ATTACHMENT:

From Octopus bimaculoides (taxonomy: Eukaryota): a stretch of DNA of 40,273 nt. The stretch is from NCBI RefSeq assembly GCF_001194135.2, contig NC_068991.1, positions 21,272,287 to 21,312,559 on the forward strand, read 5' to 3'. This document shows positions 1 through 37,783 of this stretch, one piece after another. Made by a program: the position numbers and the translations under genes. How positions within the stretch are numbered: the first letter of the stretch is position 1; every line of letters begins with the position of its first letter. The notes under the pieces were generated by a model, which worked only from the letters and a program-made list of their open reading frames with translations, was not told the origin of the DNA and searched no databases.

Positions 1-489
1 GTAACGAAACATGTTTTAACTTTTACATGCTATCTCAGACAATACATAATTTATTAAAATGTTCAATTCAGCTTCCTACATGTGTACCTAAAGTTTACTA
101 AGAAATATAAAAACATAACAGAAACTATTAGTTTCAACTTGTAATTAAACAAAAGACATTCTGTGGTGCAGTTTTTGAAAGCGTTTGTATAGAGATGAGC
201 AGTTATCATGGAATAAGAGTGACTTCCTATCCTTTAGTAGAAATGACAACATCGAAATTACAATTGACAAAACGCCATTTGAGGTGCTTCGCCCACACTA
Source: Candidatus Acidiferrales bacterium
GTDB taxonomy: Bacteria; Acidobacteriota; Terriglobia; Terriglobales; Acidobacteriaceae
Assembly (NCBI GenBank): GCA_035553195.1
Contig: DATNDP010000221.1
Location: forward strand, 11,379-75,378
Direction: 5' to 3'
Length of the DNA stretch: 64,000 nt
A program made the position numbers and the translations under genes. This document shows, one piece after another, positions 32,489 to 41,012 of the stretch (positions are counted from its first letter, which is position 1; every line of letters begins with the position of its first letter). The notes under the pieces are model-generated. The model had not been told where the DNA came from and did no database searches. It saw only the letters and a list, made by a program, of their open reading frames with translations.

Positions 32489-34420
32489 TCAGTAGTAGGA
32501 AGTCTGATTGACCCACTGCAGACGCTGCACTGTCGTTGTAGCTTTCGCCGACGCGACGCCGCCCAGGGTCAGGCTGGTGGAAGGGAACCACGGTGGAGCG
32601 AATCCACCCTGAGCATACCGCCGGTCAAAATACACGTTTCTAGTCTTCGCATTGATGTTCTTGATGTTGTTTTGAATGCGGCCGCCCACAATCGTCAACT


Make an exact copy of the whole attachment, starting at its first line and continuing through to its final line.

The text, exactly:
From Octopus bimaculoides (taxonomy: Eukaryota): a stretch of DNA of 40,273 nt. The stretch is from NCBI RefSeq assembly GCF_001194135.2, contig NC_068991.1, positions 21,272,287 to 21,312,559 on the forward strand, read 5' to 3'. This document shows positions 1 through 37,783 of this stretch, one piece after another. Made by a program: the position numbers and the translations under genes. How positions within the stretch are numbered: the first letter of the stretch is position 1; every line of letters begins with the position of its first letter. The notes under the pieces were generated by a model, which worked only from the letters and a program-made list of their open reading frames with translations, was not told the origin of the DNA and searched no databases.

Positions 1-489
1 GTAACGAAACATGTTTTAACTTTTACATGCTATCTCAGACAATACATAATTTATTAAAATGTTCAATTCAGCTTCCTACATGTGTACCTAAAGTTTACTA
101 AGAAATATAAAAACATAACAGAAACTATTAGTTTCAACTTGTAATTAAACAAAAGACATTCTGTGGTGCAGTTTTTGAAAGCGTTTGTATAGAGATGAGC
201 AGTTATCATGGAATAAGAGTGACTTCCTATCCTTTAGTAGAAATGACAACATCGAAATTACAATTGACAAAACGCCATTTGAGGTGCTTCGCCCACACTA
Source: Candidatus Acidiferrales bacterium
GTDB taxonomy: Bacteria; Acidobacteriota; Terriglobia; Terriglobales; Acidobacteriaceae
Assembly (NCBI GenBank): GCA_035553195.1
Contig: DATNDP010000221.1
Location: forward strand, 11,379-75,378
Direction: 5' to 3'
Length of the DNA stretch: 64,000 nt
A program made the position numbers and the translations under genes. This document shows, one piece after another, positions 32,489 to 41,012 of the stretch (positions are counted from its first letter, which is position 1; every line of letters begins with the position of its first letter). The notes under the pieces are model-generated. The model had not been told where the DNA came from and did no database searches. It saw only the letters and a list, made by a program, of their open reading frames with translations.

Positions 32489-34420
32489 TCAGTAGTAGGA
32501 AGTCTGATTGACCCACTGCAGACGCTGCACTGTCGTTGTAGCTTTCGCCGACGCGACGCCGCCCAGGGTCAGGCTGGTGGAAGGGAACCACGGTGGAGCG
32601 AATCCACCCTGAGCATACCGCCGGTCAAAATACACGTTTCTAGTCTTCGCATTGATGTTCTTGATGTTGTTTTGAATGCGGCCGCCCACAATCGTCAACT